Books & Music
Food & Wine
Health & Fitness
Hobbies & Crafts
Home & Garden
News & Politics
Religion & Spirituality
Travel & Culture
TV & Movies
Germany and its Storks
When white storks return to their breeding sites in Germany after flying back from wintering in Africa, or perhaps Spain, it's time to celebrate. They are official "Harbingers of Spring", even though it might be wet, cold or snow covered in some areas of the country.
Storks are so popular they have their own German Stork Route, Der Deutschen Storchenstraße. A tourist route in the north and east of Germany, it begins to come to life towards the end of March and is lined by spectacular storks nests. Large, bulky and made from thickly woven branches, sticks and leaves, the interiors layered with moss, grasses, twigs or even pieces of rag, they are in use until September. Often under constant observation, including by their own webcam.
But there are many other nesting areas for storks in Germany, with quite a history to some of them, as they have had occupants during the breeding season for hundreds of years.
Male storks arrive first and breeding pairs make fresh additions to the nest together, and are monogamous during the season, but if the same pair unite in following years it has more to do with their bond to the nest site rather than the choice of mate.
Although ornithologists have proved this also saves them time because it shortens the courtship ritual; a fact that might also have occurred to the storks.
Unless they have been upset in some way white storks have little fear of humans, so nests can be seen in trees, on cliff-ledges as well as lying in secluded spots on the ground. While since the middle ages they have used man-made structures as a base for their nests in Europe, from rooftops, chimneys, and walls to purpose-built nest towers and telephone poles.
As German folklore held that a nest on a house was a protection against fires, and that a stork's soul was human, the birds were also encouraged to nest on homes to bring good luck.
And this despite living in close proximity to a nest not always an overwhelmingly pleasant experience, because they are very messy and hardly sweet smelling.
There was also a custom in Germany that a family wanting children leave candy on a windowsill as a "message" for a stork. The bird would then find a baby in a cave or marsh, carry it in a basket either held in their beaks or on their backs, then drop the child down the correct chimney or give it to the mother.
So homes were built to be "stork-friendly" even for those passing through, or over.
Once a typical breeding bird in Northern Germany's fields and river floodplains, civilization, in the form of levee building, wetland drainage and intensive farming, severely affected the stork's habitat, not only in this region but throughout Germany.
Even under optimal conditions out of three to five hatched chicks, only half will survive, but lack of food was leading to no survivors. So nestling mortality was the main reason birds, returning from their migration, began to fly past what had been their nesting grounds for centuries in search of new and more suitable areas for nest building and breeding.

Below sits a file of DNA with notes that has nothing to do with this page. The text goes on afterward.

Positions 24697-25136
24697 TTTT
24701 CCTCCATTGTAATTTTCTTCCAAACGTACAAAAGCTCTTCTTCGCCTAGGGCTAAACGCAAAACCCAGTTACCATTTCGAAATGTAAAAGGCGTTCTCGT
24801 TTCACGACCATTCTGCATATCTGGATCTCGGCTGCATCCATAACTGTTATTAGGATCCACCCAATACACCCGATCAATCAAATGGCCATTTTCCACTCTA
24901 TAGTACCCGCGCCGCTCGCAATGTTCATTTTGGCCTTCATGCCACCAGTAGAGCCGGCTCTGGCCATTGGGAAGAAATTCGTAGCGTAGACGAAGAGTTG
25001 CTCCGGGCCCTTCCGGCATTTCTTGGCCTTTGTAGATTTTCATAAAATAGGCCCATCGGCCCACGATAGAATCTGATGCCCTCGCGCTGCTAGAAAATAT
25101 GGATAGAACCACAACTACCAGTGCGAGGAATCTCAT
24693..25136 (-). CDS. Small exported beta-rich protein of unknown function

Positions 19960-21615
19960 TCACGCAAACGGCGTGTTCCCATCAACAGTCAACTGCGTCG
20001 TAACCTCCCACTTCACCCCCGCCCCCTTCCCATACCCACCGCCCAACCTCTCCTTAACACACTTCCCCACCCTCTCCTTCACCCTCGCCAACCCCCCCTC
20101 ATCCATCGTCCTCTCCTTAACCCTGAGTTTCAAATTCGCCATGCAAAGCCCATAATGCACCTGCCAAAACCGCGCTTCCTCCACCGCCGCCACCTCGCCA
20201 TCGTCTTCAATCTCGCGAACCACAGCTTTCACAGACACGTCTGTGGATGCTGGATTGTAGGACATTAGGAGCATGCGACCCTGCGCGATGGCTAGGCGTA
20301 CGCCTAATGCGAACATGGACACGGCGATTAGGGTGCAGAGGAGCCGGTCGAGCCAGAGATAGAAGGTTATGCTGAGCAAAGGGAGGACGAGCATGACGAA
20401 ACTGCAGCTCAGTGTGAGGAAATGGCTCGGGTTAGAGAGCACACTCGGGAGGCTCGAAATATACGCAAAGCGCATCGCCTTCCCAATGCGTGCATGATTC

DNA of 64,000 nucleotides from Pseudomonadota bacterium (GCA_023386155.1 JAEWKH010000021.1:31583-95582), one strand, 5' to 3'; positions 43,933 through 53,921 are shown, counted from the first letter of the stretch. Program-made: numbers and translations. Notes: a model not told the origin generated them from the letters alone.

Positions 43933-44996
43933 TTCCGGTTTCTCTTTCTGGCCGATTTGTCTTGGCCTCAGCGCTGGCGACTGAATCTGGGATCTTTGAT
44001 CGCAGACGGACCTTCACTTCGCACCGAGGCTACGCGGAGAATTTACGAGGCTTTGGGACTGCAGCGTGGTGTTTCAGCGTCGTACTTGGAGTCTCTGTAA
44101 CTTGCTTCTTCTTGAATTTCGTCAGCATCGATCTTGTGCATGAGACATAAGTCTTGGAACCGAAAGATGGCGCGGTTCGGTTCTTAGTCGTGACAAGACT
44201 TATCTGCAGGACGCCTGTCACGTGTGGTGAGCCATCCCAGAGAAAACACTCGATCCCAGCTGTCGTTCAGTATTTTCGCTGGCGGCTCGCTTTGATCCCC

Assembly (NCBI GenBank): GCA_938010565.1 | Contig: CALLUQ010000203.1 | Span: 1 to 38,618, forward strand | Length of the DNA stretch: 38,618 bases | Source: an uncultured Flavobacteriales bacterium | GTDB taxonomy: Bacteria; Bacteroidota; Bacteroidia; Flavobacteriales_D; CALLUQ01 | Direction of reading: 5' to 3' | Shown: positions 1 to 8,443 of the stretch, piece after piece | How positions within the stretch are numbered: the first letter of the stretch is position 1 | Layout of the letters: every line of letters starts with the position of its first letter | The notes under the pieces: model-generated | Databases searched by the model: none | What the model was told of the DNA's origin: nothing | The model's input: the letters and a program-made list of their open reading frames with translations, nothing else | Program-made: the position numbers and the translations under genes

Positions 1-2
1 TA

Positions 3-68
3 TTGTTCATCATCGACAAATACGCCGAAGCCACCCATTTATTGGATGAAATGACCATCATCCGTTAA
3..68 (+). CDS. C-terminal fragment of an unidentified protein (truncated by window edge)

For Germans a stork nesting on house rooftops is a symbol that nature is still intact, so "Stork Conservation" became a widespread concern across the country as numbers continued to fall.
Little more than 20 years ago there were areas of Germany where the number of breeding pairs left was so low they faced extinction, however there have been many projects working towards long-term survival of the storks and their populations are stabilizing, and in some regions recovering.
Measures designed to support and preserve the white stork are subsidized by various organizations, as is research into improving the reserves, with the aim that a protected natural environment can be used by both man and stork successfully.
One organization, The Stork Foundation, has a motto - "Störche für unsere Kinder", "Storks for our children", and it is one of many in Germany that believe Germany needs habitat to support the stork. Not only because they are such a heartwarming sight as they return in the spring heralding the warmer months, but because this is also the basis for the existence of other living things in the ecosystem; from other birds and species of animals to plants.
And it is also "our" habitat.
The overall population of White Storks in Western Europe has declined, but in Germany conservation efforts are turning the tide, so hopefully there WILL be "Storks for our children to welcome each spring".
Images 1 and 3 Benediktbeuern Abbey, Bavaria by benediktbeuern.us: Der Klapperstorch, Carl Spitzweg 1808-1885 The Yorck Project: Meisterwerke der Malerei
Content copyright © 2015 by Francine McKenna-Klein. All rights reserved.
This content was written by Francine McKenna-Klein. If you wish to use this content in any manner, you need written permission. Contact Francine McKenna-Klein for details.
Website copyright © 2016 Minerva WebWorks LLC. All rights reserved.